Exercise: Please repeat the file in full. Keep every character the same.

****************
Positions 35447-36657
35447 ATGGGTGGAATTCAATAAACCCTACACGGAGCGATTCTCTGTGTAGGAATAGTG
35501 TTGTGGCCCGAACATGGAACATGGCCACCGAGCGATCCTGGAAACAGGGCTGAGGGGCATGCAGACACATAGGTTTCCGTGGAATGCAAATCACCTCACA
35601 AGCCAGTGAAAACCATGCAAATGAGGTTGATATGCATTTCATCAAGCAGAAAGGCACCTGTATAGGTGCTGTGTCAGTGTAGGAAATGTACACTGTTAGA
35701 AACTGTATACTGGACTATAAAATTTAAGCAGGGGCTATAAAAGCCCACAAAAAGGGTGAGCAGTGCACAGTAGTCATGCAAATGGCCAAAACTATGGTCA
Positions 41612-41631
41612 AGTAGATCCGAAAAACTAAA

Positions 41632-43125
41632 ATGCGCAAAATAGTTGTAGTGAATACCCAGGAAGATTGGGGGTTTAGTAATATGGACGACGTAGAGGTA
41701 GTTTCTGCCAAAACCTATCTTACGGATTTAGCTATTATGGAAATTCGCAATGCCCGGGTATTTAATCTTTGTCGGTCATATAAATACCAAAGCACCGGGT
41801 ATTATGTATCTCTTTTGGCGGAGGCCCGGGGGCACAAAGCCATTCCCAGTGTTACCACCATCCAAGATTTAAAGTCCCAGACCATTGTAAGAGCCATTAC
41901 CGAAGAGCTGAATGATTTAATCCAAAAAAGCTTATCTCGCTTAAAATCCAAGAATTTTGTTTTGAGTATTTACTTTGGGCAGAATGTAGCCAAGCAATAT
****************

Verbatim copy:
Positions 35447-36657
35447 ATGGGTGGAATTCAATAAACCCTACACGGAGCGATTCTCTGTGTAGGAATAGTG
35501 TTGTGGCCCGAACATGGAACATGGCCACCGAGCGATCCTGGAAACAGGGCTGAGGGGCATGCAGACACATAGGTTTCCGTGGAATGCAAATCACCTCACA
35601 AGCCAGTGAAAACCATGCAAATGAGGTTGATATGCATTTCATCAAGCAGAAAGGCACCTGTATAGGTGCTGTGTCAGTGTAGGAAATGTACACTGTTAGA
35701 AACTGTATACTGGACTATAAAATTTAAGCAGGGGCTATAAAAGCCCACAAAAAGGGTGAGCAGTGCACAGTAGTCATGCAAATGGCCAAAACTATGGTCA
Positions 41612-41631
41612 AGTAGATCCGAAAAACTAAA

Positions 41632-43125
41632 ATGCGCAAAATAGTTGTAGTGAATACCCAGGAAGATTGGGGGTTTAGTAATATGGACGACGTAGAGGTA
41701 GTTTCTGCCAAAACCTATCTTACGGATTTAGCTATTATGGAAATTCGCAATGCCCGGGTATTTAATCTTTGTCGGTCATATAAATACCAAAGCACCGGGT
41801 ATTATGTATCTCTTTTGGCGGAGGCCCGGGGGCACAAAGCCATTCCCAGTGTTACCACCATCCAAGATTTAAAGTCCCAGACCATTGTAAGAGCCATTAC
41901 CGAAGAGCTGAATGATTTAATCCAAAAAAGCTTATCTCGCTTAAAATCCAAGAATTTTGTTTTGAGTATTTACTTTGGGCAGAATGTAGCCAAGCAATAT